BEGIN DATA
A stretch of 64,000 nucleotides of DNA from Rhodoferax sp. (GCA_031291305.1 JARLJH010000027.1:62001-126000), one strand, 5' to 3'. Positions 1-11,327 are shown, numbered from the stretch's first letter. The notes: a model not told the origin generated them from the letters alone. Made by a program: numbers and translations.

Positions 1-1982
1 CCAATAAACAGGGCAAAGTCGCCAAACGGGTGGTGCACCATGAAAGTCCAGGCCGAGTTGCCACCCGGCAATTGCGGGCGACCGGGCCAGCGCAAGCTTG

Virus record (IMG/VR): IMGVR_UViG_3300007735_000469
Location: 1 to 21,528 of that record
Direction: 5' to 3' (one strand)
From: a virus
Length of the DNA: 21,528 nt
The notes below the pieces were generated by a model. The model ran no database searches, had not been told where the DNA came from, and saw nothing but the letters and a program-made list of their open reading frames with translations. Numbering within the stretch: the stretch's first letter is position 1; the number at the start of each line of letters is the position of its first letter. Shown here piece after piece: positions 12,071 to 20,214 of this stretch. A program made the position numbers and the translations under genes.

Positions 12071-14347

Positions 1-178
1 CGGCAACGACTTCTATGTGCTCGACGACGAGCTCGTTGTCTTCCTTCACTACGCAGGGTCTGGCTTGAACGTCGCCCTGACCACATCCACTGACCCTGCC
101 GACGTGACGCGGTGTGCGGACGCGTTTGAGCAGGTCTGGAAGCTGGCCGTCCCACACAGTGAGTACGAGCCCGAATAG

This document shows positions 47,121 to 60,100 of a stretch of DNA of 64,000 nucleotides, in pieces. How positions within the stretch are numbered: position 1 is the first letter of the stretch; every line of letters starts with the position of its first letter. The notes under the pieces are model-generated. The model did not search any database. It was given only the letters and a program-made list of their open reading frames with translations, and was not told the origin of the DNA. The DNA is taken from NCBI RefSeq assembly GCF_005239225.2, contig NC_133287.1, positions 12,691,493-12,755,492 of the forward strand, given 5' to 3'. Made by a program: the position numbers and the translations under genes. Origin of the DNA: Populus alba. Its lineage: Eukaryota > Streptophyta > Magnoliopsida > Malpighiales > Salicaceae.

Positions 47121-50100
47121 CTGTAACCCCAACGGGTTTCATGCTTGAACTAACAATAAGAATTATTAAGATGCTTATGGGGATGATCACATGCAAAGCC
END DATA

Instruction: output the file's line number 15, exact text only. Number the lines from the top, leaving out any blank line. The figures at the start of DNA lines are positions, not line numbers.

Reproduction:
Positions 47121-50100